“The problems that exist in the world today cannot be solved by the level of thinking that created them,” Albert Einstein.
This week, a bunch of us published an article in the international journal Nature entitled Sustainable development goals for people and planet.
We argued that if nations are to set sustainable development goals they need to take a systems approach otherwise the goals will be a patchwork of good causes that ultimately fail on long-term global sustainability. We proposed six goals. But on the way we ended up questioning some of the key tenets of sustainable development.
Our article picked up a bit of media coverage.
- Nations urged to combine environmental and development goals. The Guardian (John Vidal)
- Ending Poverty Requires Tougher Environmental Goals, Scientists Argue. Huffington Post (Alister Doyle)
- Scientists Propose a New Architecture for Sustainable Development. New York Times (Andrew C. Revkin)
Skip to the sub-heading “six goals for people and planet” if you just want the interesting bit.
New “universal” goals
The idea for a set of universal sustainable development goals (SDGs) came about at last years UN Rio+20 summit. Columbia and Guatemala jointly proposed that nations adopt a set of goals to shift the world onto a more sustainable footing. This gained rapid momentum.
In any sane world SDGs would begin in 2015 when the highly influential Millennium Development Goals (MDGs) run out. This is far from certain. Not least because in 2010 the UN created a political process called the MDG post 2015 development agenda that kind of does but kind of doesn’t link to SDGs. Are you still awake? Stay with me. I promise this gets better.
The MDGs have had some considerable successes. Three goals were met before the deadline. The target of reducing extreme poverty by half was reached five years ahead of schedule. So too was the the target of halving the proportion of people lacking reliable access to drinking water. Conditions have improved for more than 200 million people living in slums — double the 2020 target (2012 UN report). But the goals were not universal, they applied directly to developing nations.
Given the power of the MDGs to channel money and political will, interest in SDGs is growing. Last week, the UN held a meeting in New York involving 30 nations to discuss goals. This was followed by a meeting of experts and scientists to brainstorm ideas . Four of our team joined this discussion. Lead author Dave Griggs gave the keynote talk (UN video here).
The SDGs are important because they have the potential to help reshape the global social and economic playing field to allow a population — set to stabilise at between nine and ten billion – to thrive and prosper without it costing the Earth.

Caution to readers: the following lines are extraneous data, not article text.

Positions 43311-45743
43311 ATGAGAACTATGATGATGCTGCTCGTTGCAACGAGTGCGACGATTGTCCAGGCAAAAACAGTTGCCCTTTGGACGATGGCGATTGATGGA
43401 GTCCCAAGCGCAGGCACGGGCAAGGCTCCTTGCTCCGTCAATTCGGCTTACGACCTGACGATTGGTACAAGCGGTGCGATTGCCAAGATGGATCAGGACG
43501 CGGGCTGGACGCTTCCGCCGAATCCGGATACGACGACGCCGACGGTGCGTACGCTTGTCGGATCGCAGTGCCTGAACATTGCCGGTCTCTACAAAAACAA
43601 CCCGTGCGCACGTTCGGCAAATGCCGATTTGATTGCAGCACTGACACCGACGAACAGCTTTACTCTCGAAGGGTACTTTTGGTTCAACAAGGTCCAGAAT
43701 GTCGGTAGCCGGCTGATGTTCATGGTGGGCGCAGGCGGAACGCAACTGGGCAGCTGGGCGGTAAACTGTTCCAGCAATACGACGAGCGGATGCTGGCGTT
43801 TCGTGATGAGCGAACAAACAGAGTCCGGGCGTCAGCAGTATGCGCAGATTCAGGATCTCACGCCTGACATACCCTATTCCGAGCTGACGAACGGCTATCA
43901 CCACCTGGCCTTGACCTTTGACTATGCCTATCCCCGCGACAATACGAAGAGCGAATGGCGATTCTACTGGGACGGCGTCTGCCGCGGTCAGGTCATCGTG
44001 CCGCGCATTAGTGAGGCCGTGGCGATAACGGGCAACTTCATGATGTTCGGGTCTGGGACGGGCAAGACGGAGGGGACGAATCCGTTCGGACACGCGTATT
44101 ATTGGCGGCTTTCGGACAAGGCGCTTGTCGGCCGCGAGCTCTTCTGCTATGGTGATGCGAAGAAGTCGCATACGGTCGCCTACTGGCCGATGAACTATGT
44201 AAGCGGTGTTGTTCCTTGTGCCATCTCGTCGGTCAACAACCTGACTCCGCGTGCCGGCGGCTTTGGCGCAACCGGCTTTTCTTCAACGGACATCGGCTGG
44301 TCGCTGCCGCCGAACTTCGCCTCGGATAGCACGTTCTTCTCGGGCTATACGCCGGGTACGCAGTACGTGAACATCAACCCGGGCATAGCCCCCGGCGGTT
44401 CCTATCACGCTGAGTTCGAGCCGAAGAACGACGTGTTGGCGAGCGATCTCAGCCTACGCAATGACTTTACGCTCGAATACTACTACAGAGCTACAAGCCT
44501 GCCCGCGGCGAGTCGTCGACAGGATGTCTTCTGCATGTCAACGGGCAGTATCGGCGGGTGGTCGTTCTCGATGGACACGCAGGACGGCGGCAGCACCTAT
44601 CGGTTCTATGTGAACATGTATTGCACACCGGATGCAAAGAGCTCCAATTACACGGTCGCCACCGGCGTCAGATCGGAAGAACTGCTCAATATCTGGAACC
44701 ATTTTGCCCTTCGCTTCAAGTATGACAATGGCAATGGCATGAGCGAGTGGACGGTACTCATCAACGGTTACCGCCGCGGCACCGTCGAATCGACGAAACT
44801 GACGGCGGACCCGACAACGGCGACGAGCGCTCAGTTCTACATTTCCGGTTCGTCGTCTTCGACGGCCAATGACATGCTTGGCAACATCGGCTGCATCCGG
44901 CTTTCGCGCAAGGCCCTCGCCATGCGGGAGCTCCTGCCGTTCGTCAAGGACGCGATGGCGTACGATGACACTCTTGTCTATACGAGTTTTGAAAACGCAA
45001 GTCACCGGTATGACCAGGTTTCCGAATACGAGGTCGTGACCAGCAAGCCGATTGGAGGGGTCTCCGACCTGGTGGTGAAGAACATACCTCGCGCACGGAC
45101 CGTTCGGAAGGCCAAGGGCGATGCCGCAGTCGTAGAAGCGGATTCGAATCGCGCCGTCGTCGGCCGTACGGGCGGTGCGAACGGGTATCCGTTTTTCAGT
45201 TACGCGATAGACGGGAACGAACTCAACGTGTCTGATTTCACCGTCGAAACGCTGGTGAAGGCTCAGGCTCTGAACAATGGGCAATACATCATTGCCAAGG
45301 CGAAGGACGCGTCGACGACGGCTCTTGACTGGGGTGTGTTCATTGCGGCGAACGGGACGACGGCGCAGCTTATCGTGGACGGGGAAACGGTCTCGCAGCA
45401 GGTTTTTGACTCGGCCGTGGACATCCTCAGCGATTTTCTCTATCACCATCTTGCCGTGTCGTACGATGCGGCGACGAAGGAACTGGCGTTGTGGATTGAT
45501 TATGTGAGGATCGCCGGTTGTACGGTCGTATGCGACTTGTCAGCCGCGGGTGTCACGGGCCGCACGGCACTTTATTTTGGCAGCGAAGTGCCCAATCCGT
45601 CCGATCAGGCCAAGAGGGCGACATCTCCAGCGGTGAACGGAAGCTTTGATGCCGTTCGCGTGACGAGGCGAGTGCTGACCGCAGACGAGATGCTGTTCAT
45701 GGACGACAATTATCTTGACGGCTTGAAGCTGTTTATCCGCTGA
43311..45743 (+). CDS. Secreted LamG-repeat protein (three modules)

So, how do you devise such a set of goals that genuinely add up to global sustainability rather than just pulling together a bundle of big issues and hope for the best.
This calls for rethinking sustainable development for the Anthropocene.
First, we looked at how to formulate new goals from a complex systems perspective. We began to realise that the entire sustainable development paradigm needed re-evaluation from this viewpoint.
Bye, bye three pillars
For many years the overarching paradigm has been the three pillars of sustainable development – economy, society, environment. This has led to disconnected, fragmented political efforts often in conflict with one another. Besides, while the economy can expand and contract, we only have one planet: the environment cannot grow. This paradigm is obsolete.
We argued that in the Anthropocene – where humanity is the prime driver of change on a global scale – it makes more sense to conceptualise sustainable development as the economy within society within Earth’s life support system – the atmosphere and ice sheets, oceans and waterways, forests, deserts and rich diversity of life that combine to provide a place for us to thrive. We have reached a point at which future development is at risk if we fail to account for our pressure on the Earth system.
So ending poverty and improving human wellbeing may remain the number one priority, but this must be achieved with awareness of our significant impact on Earth’s biological, chemical and physical processes and cycles.
We were not the first to propose this idea, but we are arguing that now is the time to adopt it and say adios to the pillars.
A new definition
Looked through this lens, the definition of sustainable development put forward by the Brundtland commission in 1987 also needs updating. The commission defined it as “development that meets the needs of the present without compromising the ability of future generations to meet their own needs.”
This is good. But given very real risks to Earth-system stability, a more appropriate definition may be:
“development that meets the needs of the present while safeguarding Earth’s life-support system, on which the welfare of current and future generations depend.”